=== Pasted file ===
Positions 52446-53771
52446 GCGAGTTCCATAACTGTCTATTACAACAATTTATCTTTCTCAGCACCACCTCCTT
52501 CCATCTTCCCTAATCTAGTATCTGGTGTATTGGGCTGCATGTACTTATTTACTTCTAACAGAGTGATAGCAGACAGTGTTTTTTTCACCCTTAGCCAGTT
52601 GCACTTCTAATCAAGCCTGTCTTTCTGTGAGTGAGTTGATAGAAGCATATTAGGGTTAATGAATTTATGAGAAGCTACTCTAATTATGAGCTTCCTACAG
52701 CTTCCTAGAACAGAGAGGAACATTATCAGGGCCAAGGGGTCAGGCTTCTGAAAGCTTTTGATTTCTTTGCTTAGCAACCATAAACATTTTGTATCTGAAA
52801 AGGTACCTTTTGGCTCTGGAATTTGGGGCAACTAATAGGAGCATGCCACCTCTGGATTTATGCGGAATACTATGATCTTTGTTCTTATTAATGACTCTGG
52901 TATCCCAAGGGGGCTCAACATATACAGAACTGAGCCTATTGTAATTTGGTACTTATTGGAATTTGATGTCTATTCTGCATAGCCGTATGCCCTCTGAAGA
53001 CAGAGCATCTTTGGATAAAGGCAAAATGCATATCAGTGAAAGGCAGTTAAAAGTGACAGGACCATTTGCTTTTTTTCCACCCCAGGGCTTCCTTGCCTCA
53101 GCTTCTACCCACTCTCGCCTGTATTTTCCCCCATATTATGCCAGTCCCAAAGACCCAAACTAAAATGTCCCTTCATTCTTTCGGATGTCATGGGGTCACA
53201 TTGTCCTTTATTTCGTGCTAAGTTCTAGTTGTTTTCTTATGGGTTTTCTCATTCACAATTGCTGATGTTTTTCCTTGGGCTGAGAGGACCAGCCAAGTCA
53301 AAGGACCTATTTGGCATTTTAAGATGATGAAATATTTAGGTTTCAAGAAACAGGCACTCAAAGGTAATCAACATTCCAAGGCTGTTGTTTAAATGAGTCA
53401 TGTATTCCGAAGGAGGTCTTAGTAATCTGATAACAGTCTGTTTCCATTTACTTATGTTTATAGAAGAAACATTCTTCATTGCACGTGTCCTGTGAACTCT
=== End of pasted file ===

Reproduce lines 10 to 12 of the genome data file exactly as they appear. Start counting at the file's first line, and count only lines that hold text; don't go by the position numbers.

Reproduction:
53201 TTGTCCTTTATTTCGTGCTAAGTTCTAGTTGTTTTCTTATGGGTTTTCTCATTCACAATTGCTGATGTTTTTCCTTGGGCTGAGAGGACCAGCCAAGTCA
53301 AAGGACCTATTTGGCATTTTAAGATGATGAAATATTTAGGTTTCAAGAAACAGGCACTCAAAGGTAATCAACATTCCAAGGCTGTTGTTTAAATGAGTCA
53401 TGTATTCCGAAGGAGGTCTTAGTAATCTGATAACAGTCTGTTTCCATTTACTTATGTTTATAGAAGAAACATTCTTCATTGCACGTGTCCTGTGAACTCT